Suraromu is a Nikoli puzzle in which the aim is to create a continuous loop on a grid, while making sure the loop passes through each gate in a specific order.
The rules are as follows:
- Create a single, continuous loop on the grid, which cannot intersect itself.
- The loop has to go through each "gate", and can only go through them once. A gate is a dashed line. If two dashed lines are next to each other, and thus form a continuous line, they still count as one gate.
- The loop must start and end at the circle with a number. The number indicates how many gates you have to pass. Since you have to pass all gates anyway, this number is a little redundant.
- Numbers on the black squares indicate the order of when this gate is passed. The direction doesn't matter. So a 2 on a black square could mean the loop passes this gate second in either a clockwise or counter clockwise direction.
Solving a Suraromu puzzle is usually very simple. There's often only two or three possible starts you can make, and taking one will quickly lead to a right or wrong solution. The puzzle does become slightly more difficult on a bigger grid, but even then it can be solved with simple deduction.
Suraromu has a bunch of fun adaptation possibilities. The most obvious is to turn the dashed line gates into actual gates, perhaps in the form of a map, or in the form of a type of wild goose chase the characters might have to venture on. Perhaps figuring out the loop means figuring out the path a specific character took, and thus where that character was at specific, plot relevant times. Or perhaps it gives the characters themselves the locations of where they have to be on specific dates.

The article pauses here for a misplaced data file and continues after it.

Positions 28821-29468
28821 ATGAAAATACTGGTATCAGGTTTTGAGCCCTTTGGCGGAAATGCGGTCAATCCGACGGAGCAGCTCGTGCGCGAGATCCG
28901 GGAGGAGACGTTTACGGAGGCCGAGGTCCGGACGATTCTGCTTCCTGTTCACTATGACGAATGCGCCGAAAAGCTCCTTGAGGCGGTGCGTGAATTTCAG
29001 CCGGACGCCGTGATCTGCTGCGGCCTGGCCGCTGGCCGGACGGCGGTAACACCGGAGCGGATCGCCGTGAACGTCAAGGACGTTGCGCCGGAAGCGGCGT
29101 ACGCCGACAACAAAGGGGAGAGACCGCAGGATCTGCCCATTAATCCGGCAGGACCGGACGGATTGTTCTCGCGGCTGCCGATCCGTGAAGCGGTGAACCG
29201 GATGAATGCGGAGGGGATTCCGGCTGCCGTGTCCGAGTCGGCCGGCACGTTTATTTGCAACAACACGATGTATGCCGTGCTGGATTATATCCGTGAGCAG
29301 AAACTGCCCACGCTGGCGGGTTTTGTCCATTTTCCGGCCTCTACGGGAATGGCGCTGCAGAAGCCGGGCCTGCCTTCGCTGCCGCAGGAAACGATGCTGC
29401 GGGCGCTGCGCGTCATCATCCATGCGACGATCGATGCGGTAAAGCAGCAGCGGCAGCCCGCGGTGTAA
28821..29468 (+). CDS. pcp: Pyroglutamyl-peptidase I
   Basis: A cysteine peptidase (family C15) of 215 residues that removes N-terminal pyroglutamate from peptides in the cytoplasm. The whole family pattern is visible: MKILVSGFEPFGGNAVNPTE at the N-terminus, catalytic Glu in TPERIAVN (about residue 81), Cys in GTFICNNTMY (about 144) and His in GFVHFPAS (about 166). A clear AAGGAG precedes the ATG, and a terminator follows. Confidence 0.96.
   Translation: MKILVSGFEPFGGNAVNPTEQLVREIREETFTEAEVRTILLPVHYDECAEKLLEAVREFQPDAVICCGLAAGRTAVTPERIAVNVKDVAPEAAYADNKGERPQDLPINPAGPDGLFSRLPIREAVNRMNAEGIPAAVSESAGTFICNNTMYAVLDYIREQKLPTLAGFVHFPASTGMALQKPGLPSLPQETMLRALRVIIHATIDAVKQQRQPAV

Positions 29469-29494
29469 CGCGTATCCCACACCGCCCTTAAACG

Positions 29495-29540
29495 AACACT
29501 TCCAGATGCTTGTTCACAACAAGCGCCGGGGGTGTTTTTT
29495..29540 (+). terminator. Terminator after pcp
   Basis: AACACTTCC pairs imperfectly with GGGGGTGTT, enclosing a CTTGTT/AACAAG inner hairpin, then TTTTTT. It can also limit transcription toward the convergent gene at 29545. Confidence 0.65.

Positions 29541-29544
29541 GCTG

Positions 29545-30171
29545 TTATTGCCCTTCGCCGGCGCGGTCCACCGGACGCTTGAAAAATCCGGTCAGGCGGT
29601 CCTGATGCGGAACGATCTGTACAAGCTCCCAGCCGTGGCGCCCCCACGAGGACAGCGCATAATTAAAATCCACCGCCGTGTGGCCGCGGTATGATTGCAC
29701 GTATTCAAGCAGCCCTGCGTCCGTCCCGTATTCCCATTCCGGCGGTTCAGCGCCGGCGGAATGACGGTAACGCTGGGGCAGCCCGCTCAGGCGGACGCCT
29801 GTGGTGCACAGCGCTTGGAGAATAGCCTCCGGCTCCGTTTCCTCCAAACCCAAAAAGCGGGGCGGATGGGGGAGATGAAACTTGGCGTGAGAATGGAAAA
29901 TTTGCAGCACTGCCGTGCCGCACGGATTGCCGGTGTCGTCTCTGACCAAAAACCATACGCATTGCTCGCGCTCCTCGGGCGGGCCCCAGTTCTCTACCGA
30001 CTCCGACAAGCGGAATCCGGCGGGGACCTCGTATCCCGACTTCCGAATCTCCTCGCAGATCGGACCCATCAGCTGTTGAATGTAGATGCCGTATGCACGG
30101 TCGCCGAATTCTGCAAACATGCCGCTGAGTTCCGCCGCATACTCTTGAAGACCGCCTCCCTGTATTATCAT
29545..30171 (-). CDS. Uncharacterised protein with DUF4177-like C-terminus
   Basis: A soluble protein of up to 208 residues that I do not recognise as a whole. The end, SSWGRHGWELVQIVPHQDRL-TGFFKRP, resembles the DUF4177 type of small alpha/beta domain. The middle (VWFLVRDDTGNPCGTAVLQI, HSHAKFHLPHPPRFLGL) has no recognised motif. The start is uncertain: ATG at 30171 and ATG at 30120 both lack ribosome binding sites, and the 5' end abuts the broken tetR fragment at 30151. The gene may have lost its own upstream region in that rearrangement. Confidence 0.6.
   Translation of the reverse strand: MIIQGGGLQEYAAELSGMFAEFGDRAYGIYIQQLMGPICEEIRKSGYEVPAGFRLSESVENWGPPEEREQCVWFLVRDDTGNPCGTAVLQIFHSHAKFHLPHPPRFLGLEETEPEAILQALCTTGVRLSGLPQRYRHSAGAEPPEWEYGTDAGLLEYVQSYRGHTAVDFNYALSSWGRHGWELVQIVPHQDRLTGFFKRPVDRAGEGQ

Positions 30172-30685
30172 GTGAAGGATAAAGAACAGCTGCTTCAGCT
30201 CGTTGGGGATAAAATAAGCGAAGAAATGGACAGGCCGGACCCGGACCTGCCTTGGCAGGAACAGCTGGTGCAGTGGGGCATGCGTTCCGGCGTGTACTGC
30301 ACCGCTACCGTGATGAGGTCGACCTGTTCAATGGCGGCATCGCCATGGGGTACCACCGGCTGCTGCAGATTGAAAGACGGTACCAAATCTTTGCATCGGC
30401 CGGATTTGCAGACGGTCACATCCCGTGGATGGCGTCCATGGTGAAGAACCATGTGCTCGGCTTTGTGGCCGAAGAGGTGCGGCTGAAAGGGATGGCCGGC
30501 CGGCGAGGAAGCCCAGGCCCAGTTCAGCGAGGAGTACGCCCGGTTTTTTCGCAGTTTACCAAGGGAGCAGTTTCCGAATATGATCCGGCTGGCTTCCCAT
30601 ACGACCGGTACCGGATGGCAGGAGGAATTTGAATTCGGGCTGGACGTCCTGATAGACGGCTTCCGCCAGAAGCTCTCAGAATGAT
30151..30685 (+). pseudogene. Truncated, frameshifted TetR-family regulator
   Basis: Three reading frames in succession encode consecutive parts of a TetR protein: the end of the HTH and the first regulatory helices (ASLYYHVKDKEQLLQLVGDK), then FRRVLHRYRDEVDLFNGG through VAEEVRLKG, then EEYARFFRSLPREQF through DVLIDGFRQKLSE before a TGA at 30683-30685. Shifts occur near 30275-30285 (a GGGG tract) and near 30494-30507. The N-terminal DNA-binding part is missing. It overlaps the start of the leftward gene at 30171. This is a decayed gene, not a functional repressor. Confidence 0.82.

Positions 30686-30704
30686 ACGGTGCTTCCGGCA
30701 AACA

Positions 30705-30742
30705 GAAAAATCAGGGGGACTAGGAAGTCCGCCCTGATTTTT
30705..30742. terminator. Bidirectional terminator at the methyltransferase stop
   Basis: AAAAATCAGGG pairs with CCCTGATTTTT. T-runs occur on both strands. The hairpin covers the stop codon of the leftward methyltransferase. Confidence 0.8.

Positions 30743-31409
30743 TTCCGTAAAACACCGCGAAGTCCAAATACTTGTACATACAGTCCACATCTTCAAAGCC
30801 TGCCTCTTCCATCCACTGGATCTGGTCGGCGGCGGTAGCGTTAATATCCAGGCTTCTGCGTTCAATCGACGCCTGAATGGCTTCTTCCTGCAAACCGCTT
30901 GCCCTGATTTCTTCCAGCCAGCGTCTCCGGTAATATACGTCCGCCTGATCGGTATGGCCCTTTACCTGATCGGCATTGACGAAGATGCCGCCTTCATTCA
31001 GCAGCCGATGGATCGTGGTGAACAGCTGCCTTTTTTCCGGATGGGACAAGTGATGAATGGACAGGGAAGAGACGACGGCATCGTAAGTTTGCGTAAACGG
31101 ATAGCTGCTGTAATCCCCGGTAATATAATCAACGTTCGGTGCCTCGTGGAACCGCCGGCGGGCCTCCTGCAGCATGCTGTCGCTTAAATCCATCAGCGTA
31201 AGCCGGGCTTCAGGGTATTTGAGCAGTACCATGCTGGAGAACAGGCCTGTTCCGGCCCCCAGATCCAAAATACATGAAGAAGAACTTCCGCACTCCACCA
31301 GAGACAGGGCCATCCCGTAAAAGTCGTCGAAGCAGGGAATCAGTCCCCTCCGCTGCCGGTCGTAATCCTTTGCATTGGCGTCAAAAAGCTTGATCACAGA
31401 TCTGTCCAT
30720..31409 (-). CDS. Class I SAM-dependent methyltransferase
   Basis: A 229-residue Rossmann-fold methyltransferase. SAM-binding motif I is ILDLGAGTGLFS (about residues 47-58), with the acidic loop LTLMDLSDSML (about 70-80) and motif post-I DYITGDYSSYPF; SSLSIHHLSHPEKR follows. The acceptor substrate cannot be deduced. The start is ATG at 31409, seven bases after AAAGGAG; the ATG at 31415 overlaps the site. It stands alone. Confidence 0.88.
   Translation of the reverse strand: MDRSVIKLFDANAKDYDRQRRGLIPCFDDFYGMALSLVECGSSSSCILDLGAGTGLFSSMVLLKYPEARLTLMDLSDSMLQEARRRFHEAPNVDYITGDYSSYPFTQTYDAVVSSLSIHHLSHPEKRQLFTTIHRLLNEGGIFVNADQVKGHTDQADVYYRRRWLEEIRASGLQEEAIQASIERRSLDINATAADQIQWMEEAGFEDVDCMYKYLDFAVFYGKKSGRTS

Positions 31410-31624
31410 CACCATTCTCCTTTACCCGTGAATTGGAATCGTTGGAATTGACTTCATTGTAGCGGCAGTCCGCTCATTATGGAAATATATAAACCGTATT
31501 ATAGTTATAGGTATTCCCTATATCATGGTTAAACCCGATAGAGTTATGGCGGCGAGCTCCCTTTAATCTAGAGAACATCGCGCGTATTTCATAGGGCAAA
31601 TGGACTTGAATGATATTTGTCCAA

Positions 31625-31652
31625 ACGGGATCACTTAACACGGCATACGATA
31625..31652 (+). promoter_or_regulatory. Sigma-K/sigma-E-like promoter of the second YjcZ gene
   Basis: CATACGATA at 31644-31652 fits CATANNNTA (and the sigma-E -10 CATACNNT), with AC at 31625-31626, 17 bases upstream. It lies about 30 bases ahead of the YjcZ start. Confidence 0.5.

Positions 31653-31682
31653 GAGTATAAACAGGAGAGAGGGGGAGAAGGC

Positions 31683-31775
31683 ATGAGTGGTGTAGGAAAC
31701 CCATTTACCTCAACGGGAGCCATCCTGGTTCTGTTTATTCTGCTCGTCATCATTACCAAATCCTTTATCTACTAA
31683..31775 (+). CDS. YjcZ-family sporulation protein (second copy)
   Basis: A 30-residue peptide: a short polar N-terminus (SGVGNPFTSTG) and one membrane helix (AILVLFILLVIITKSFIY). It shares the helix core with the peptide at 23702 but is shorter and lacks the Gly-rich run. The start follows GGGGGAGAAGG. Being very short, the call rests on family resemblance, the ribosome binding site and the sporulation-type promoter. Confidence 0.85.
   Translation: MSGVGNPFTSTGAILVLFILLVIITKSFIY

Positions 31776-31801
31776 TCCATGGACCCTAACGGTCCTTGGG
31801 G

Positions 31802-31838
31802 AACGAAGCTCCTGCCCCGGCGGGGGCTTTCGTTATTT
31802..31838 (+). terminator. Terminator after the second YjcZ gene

In my example below, my character is faced with a map with gates, each belonging to a town in a mountainous area. Many towns guard a path between two mountains, and are often the only way through, but my character's goal is not to pass the mountains, but to complete the trial of the mountains.
She has to be at specific towns on specific days, sometimes for a test, sometimes to gather a specific item, or witness a specific event, but always something she'll only have one chance to get right. If she picks the wrong order, she won't be able to get each stage right, and therefore fail the overall trial of the mountains.
If my character succeeds the trial of the mountains, new wisdoms will be bestowed upon her by the mountain sages, and perhaps new allies will be made. Plus, the trial of the mountains itself offers plenty of opportunities for personal growth and experience.
But there's more fun to be had than just gates and dates, the gates could instead be used to direct the flow of water or magic, so each area has a steady flow of whichever resource you picked.
Perhaps the loop is actually the only safe path, deviating from it will lead to certain doom. Or maybe it shows a route a specific character will take in the future, and by figuring it out, you can set a trap well in advance.
There's far more that could be done, from power sources to event timelines, and from patrol routes to ideal army marching paths. Order is often a crucial part however, but that alone can make for intriguing ways to give some story in a puzzle.